Watch Dr. Gavin Chan and Dr. Mobin Master explain how long temporary fillers last. They will also show evidence from MRI scans, showing what really happens with injected Hyaluronic acid fillers.

So it seems like temporary fillers can do a lot more alterations than intended. Something to be aware of.

The next section will discuss another possible consequence that you need to know. It’s called “filler fatigue”, and might accelerate skin aging.

Filler fatigue – How fillers affect your skin over time

Filler fatigue is a relatively new term (and highly controversial) that many plastic surgeons are warning their patients about. It’s a term that describes the aging effect that fillers can have on your skin if used over time. And especially if used in large volumes. 

There is indeed a need for more research on this phenomenon. But until all the facts are clear, here are what some experts in the field are saying. 

Dr. Andrew Jacono, who is a dual-board-certified and leading facial plastic surgeon in New York, explained to the Huffpost what happens over time when injecting fillers. 

He said that if used over an extended period of time, fillers will actually stretch out the tissues under the skin. Which will accelerate the aging process.

Another renowned and New York-based cosmetic facial plastic surgeon is Michelle Yagoda. She explains that cheek-fillers leave an enlarged space behind. And that space will need more filler overtime to stay inflated.

She also explains that the younger and more elastic skin you have, the longer you may be able to use fillers. But that the stretching still occurs. 

Tip: The best natural ways to get fuller cheeks are explained in this post.

Filler fatigue - How temporary fillers can accelerate skin aging.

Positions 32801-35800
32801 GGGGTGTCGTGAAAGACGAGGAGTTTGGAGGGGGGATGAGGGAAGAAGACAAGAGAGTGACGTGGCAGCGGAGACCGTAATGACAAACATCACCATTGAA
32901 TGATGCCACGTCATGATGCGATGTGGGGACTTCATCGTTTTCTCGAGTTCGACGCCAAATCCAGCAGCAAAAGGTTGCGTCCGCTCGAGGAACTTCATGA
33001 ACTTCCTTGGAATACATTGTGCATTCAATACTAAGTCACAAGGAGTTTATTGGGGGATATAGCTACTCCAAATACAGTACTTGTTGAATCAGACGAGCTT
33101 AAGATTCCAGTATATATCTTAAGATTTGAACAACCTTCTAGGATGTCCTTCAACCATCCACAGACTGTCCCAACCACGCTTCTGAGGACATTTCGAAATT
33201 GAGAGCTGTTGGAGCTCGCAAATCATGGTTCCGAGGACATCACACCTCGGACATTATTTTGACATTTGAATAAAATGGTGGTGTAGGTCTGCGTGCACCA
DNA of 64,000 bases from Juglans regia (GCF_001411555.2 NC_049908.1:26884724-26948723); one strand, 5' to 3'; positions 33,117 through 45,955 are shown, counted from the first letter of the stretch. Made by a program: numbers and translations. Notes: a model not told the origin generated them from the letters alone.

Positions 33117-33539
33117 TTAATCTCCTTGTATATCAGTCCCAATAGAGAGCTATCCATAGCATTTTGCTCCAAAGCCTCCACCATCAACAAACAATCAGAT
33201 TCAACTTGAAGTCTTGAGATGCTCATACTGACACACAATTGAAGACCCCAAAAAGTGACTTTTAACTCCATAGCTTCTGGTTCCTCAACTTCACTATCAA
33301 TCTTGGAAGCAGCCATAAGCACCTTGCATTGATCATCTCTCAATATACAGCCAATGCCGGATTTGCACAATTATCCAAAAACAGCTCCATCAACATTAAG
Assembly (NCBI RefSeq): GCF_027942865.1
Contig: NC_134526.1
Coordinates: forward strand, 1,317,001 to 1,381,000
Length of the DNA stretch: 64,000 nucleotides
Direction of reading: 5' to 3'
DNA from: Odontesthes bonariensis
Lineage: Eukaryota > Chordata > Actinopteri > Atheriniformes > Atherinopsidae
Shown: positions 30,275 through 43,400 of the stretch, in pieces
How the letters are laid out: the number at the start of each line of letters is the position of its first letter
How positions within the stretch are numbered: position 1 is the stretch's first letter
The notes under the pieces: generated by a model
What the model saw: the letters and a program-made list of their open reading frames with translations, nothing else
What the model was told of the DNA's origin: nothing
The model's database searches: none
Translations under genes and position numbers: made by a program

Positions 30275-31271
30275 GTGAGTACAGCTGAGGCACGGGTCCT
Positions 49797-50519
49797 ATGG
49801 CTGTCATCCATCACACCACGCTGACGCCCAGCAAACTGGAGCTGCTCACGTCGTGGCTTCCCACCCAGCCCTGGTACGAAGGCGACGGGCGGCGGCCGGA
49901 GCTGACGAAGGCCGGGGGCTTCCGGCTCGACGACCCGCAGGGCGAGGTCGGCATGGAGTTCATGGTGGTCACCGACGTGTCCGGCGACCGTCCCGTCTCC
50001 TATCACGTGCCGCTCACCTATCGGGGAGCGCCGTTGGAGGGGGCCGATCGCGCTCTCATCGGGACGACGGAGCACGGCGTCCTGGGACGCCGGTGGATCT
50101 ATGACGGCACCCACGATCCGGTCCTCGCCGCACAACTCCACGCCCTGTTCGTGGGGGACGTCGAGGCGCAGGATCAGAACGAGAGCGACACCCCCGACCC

Dr. Dan Kennedy, Vice president of the Australian Society of Plastic Surgeons, is also warning about fillers. He told The Sydney Morning Herald that as well as stretching of the skin, excessive use of fillers can result in more long term damage. Including wrinkling of the lip and disturbance of the attachment of the facial fat pads. And to some degree irregularity and aging of the skin. 

Until more is known, be really careful if considering using any fillers, including temporary fillers with Hyaluronic acid.

Many times temporary fillers are used to treat nasolabial folds and marionette lines. But by doing these cosmetic injections over time, the skin will become heavier, the tissue will be hurt, and the sagging worse. Which will make the concerns even worse.

To learn more about how to treat and prevent nasolabial folds naturally and efficiently, see this post. And to learn about how to treat and prevent jowls and marionette lines more precisely, see this post.

How to remove fillers – Hyaluronidase side effects and risks

You will often hear that fillers with Hyaluronic acid are easily reversed if problems occur. Or if you just feel dissatisfied with the result. That by injecting the enzyme Hyaluronidase (Hyalase) the filler will dissolve and you will look just as you did before the treatment.

Well, that is partly true. But this enzyme is actually so powerful that it seems to have caused quite a few people permanent damage.

Initially, it was believed that the enzyme only affects Hyaluronic acid molecules, including your own body-produced ones. Meaning that a temporary side effect of injecting the enzyme is that your own Hyaluronic acid will dissolve as well. Leaving you with a loss of volume that lasts for a few weeks until your body catches up. So in other words, after a few weeks, the only thing that should be lost is the filler itself. Unfortunately, that does not always seem to be the case.

If you search in forums you’ll find countless testimonies from people being devastated after being injected with hyaluronidase. Saying it has left them with loss of volume and sagging skin that they never had before. And that did not approve even after months or years.

And if you search for statements from cosmetic surgeons and dermatologists, you’ll discover there is a diversity regarding whether or not hyaluronidase does make permanent damage or not. Some hold on to the old theory that this enzyme cannot cause permanent damage. While others indeed confirm that it can. One example is Dr. Daniel Ezra, one of the most prominent Oculoplastic surgeons in the UK.